First, let me example my stupidity.
“Isabella seemed to find a pool of commerce, in the fate of which she shared, by private partnership with Morland, a very good equivalent for the quiet and country air of an inn at Clifton.”
I have read that line countless times and I am still at a loss as to what it’s supposed to mean. This is me when I’m done reading it, “….huh?”
In chapter 13, I have a revelation. As some people have never read this book before, I’ll try to not tell what happens. But I’ve read this book at least a dozen times and I had an “AH HA!” moment, which is why I read books over and over and over again.
If you’ve read this far, you know that Catherine was unsure if General Tilney liked her or not. In fact, she was pretty sure that he didn’t like her. At a play, General Tilney was observed in conversation with Mr. Thorpe, an odd thing to observe, I quite agree. Shortly after that General Tilney’s attitude toward Catherine is demonstrated to be nothing short of anxious agreeableness.
Now, if you recall earlier, Mr. Thorpe had asked Catherine if Mr. and Mrs. Allen, the people she is staying with in Bath, had any children, whether they were not incredibly wealthy and intimated that he thought she was to inherit the Allen estate. I think this flew right over her (and my) head. I think that Mr. Thorpe was speaking with Gen. Tilney about how Catherine was to inherit a large fortune, and that is why Gen. Tilney’s attitude about her changed so dramatically. And that is all I can say without telling more about the story than I want to.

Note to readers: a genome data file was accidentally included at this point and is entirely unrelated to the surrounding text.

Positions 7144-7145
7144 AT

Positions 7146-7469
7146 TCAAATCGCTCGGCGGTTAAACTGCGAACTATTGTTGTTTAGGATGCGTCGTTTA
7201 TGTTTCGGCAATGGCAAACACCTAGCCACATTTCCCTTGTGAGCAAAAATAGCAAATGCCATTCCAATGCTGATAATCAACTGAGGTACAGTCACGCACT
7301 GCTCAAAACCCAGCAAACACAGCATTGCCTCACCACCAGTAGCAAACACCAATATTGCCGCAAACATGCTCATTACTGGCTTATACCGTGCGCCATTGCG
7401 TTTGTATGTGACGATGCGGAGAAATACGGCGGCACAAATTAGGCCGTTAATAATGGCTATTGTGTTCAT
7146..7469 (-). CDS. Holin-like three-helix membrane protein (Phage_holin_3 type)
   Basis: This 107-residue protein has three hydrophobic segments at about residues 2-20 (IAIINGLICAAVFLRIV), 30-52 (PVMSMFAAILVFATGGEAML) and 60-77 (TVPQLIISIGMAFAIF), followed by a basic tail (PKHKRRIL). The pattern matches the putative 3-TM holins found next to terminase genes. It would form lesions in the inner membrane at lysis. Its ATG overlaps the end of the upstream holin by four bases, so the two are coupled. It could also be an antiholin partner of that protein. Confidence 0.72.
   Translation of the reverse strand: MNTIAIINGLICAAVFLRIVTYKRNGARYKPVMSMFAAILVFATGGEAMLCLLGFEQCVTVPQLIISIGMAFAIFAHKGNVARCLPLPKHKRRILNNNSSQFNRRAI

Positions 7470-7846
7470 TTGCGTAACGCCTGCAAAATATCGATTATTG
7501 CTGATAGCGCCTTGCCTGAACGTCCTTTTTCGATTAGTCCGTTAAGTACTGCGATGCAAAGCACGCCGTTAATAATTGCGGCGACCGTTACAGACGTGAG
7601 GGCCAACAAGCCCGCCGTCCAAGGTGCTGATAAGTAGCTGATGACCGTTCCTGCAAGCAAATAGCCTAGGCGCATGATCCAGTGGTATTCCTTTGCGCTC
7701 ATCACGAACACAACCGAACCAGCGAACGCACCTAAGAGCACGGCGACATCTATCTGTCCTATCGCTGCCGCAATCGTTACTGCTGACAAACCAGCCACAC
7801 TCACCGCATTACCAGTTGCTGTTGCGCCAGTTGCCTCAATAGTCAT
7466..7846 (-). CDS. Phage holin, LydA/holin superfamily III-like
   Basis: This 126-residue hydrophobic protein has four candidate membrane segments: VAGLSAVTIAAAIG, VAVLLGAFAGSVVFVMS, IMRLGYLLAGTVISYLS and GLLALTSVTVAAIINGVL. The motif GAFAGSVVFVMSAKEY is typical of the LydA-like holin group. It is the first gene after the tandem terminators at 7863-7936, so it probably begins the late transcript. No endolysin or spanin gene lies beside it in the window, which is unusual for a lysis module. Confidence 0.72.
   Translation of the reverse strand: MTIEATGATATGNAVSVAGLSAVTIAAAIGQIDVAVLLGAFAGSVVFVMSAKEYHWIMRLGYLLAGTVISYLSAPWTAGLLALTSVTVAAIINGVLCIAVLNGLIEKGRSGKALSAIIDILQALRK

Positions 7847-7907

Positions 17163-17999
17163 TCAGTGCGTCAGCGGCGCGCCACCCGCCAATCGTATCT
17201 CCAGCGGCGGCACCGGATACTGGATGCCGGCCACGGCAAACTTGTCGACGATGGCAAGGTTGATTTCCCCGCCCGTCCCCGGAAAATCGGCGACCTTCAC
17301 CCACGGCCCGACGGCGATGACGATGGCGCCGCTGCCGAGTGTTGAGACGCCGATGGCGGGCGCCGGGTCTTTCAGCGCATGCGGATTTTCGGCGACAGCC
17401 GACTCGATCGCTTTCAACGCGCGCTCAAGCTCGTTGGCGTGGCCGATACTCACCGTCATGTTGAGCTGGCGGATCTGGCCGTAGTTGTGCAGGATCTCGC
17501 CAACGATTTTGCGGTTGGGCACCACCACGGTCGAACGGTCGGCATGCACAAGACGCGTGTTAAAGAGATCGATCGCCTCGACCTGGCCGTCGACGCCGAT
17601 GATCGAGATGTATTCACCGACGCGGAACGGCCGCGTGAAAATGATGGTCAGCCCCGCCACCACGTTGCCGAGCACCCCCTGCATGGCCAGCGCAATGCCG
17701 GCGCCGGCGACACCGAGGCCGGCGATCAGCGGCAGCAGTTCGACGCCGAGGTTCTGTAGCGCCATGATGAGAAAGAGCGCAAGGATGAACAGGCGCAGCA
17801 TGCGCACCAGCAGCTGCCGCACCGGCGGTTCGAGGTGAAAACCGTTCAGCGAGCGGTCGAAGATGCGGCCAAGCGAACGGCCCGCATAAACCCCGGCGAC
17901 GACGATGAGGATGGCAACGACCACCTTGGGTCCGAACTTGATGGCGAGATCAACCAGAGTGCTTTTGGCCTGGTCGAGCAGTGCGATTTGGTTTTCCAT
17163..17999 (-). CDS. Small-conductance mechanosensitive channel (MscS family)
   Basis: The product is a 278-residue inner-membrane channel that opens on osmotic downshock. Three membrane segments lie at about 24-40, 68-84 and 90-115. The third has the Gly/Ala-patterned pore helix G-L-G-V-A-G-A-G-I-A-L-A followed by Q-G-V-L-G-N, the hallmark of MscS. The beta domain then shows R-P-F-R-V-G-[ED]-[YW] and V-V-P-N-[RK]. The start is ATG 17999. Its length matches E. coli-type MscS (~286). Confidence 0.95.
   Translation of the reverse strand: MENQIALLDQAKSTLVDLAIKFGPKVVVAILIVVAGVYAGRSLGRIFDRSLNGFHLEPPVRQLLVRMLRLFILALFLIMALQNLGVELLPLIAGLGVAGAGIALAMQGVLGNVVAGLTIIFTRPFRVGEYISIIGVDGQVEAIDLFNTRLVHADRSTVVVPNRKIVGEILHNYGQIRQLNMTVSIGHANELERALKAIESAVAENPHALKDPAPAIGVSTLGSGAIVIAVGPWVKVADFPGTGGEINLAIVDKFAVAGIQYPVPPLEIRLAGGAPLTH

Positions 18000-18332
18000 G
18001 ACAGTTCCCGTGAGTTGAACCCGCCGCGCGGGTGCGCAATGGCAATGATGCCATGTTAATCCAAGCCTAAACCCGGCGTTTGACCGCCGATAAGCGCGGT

In chapter 14, we have this most funny and correcting bit of conversation.
“I am sure,” cried Catherine, “I did not mean to say anything wrong; but it is a nice book, and why should not I call it so?”
“Very true,” said Henry, “and this is a very nice day, and we are taking a very nice walk, and you are two very nice young ladies. Oh! It is a very nice word indeed! It does for everything. Originally perhaps it was applied only to express neatness, propriety, delicacy, or refinement – people were nice in their dress, in their sentiments, or their choice. But now every commendation on every subject is comprised in that one word.”
When I first read this, I realized how often I use the word “nice” and tried to replace it with a wider array of adjectives. I do that often now with other words I know I use too repeatedly. I need to keep a thesaurus on me because my vocabulary is sadly lacking.